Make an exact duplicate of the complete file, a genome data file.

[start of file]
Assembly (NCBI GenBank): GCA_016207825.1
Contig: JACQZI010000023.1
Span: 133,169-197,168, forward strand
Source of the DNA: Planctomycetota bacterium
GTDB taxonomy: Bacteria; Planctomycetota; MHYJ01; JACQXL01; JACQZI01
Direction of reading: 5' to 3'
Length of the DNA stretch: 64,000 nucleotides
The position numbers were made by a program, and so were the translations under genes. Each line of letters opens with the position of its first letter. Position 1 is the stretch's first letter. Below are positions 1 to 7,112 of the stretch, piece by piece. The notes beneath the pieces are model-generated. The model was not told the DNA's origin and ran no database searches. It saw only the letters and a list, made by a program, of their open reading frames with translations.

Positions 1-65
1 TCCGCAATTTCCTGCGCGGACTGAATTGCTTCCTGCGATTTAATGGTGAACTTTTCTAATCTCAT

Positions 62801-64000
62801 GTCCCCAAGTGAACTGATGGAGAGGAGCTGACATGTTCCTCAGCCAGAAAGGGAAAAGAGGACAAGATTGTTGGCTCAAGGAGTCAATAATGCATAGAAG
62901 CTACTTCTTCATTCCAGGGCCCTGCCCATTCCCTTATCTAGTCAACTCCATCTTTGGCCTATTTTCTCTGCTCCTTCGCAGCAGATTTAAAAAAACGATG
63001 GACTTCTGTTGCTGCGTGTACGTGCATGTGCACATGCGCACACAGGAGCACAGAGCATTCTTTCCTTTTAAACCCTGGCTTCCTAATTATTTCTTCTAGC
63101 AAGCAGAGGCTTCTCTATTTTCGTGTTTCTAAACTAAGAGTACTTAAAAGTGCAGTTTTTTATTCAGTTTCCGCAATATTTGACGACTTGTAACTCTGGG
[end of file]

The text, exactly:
Assembly (NCBI GenBank): GCA_016207825.1
Contig: JACQZI010000023.1
Span: 133,169-197,168, forward strand
Source of the DNA: Planctomycetota bacterium
GTDB taxonomy: Bacteria; Planctomycetota; MHYJ01; JACQXL01; JACQZI01
Direction of reading: 5' to 3'
Length of the DNA stretch: 64,000 nucleotides
The position numbers were made by a program, and so were the translations under genes. Each line of letters opens with the position of its first letter. Position 1 is the stretch's first letter. Below are positions 1 to 7,112 of the stretch, piece by piece. The notes beneath the pieces are model-generated. The model was not told the DNA's origin and ran no database searches. It saw only the letters and a list, made by a program, of their open reading frames with translations.

Positions 1-65
1 TCCGCAATTTCCTGCGCGGACTGAATTGCTTCCTGCGATTTAATGGTGAACTTTTCTAATCTCAT

Positions 62801-64000
62801 GTCCCCAAGTGAACTGATGGAGAGGAGCTGACATGTTCCTCAGCCAGAAAGGGAAAAGAGGACAAGATTGTTGGCTCAAGGAGTCAATAATGCATAGAAG
62901 CTACTTCTTCATTCCAGGGCCCTGCCCATTCCCTTATCTAGTCAACTCCATCTTTGGCCTATTTTCTCTGCTCCTTCGCAGCAGATTTAAAAAAACGATG
63001 GACTTCTGTTGCTGCGTGTACGTGCATGTGCACATGCGCACACAGGAGCACAGAGCATTCTTTCCTTTTAAACCCTGGCTTCCTAATTATTTCTTCTAGC
63101 AAGCAGAGGCTTCTCTATTTTCGTGTTTCTAAACTAAGAGTACTTAAAAGTGCAGTTTTTTATTCAGTTTCCGCAATATTTGACGACTTGTAACTCTGGG